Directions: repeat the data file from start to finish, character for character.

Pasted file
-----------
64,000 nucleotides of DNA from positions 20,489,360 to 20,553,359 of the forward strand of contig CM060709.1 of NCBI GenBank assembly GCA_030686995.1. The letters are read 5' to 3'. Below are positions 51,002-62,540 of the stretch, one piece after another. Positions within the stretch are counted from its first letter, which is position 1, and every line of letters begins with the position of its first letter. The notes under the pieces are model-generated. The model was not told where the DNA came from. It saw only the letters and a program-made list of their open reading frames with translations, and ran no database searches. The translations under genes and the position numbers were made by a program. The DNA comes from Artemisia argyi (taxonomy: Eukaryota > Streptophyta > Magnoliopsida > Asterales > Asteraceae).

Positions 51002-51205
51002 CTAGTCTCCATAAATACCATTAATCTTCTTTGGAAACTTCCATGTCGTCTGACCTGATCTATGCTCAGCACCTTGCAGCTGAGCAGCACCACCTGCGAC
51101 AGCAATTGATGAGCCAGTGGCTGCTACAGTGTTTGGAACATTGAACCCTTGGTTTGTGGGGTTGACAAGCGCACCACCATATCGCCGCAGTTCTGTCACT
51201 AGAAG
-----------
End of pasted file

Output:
64,000 nucleotides of DNA from positions 20,489,360 to 20,553,359 of the forward strand of contig CM060709.1 of NCBI GenBank assembly GCA_030686995.1. The letters are read 5' to 3'. Below are positions 51,002-62,540 of the stretch, one piece after another. Positions within the stretch are counted from its first letter, which is position 1, and every line of letters begins with the position of its first letter. The notes under the pieces are model-generated. The model was not told where the DNA came from. It saw only the letters and a program-made list of their open reading frames with translations, and ran no database searches. The translations under genes and the position numbers were made by a program. The DNA comes from Artemisia argyi (taxonomy: Eukaryota > Streptophyta > Magnoliopsida > Asterales > Asteraceae).

Positions 51002-51205
51002 CTAGTCTCCATAAATACCATTAATCTTCTTTGGAAACTTCCATGTCGTCTGACCTGATCTATGCTCAGCACCTTGCAGCTGAGCAGCACCACCTGCGAC
51101 AGCAATTGATGAGCCAGTGGCTGCTACAGTGTTTGGAACATTGAACCCTTGGTTTGTGGGGTTGACAAGCGCACCACCATATCGCCGCAGTTCTGTCACT
51201 AGAAG